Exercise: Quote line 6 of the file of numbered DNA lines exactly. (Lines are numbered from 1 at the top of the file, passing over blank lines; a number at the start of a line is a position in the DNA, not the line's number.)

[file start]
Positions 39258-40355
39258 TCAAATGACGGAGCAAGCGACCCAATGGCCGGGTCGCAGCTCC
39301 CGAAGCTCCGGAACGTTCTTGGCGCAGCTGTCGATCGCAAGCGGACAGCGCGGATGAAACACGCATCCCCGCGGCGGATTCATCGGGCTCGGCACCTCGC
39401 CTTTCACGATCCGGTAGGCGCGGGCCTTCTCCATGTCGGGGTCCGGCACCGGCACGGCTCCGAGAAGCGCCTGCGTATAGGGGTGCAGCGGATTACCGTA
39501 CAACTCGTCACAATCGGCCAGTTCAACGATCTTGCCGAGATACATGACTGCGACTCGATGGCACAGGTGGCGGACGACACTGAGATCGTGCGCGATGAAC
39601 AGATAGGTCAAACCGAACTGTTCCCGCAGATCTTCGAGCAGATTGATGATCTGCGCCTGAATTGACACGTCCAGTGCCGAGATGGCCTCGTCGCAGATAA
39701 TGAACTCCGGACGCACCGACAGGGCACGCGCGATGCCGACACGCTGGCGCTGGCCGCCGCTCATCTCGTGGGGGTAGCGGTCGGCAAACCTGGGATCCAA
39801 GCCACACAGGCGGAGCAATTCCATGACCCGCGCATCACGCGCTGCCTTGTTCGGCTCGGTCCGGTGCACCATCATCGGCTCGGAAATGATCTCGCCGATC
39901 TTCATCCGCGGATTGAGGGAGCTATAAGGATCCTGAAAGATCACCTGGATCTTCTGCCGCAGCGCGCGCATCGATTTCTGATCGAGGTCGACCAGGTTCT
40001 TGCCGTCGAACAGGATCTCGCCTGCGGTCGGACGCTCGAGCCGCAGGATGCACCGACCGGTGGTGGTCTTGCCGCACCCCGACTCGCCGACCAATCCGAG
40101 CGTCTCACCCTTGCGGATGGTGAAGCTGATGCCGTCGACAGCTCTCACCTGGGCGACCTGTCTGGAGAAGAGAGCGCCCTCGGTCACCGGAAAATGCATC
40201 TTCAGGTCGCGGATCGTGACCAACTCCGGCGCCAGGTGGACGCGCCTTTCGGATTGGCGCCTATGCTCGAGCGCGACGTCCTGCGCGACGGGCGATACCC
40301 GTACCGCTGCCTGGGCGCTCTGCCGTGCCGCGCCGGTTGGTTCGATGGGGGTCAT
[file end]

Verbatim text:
39601 AGATAGGTCAAACCGAACTGTTCCCGCAGATCTTCGAGCAGATTGATGATCTGCGCCTGAATTGACACGTCCAGTGCCGAGATGGCCTCGTCGCAGATAA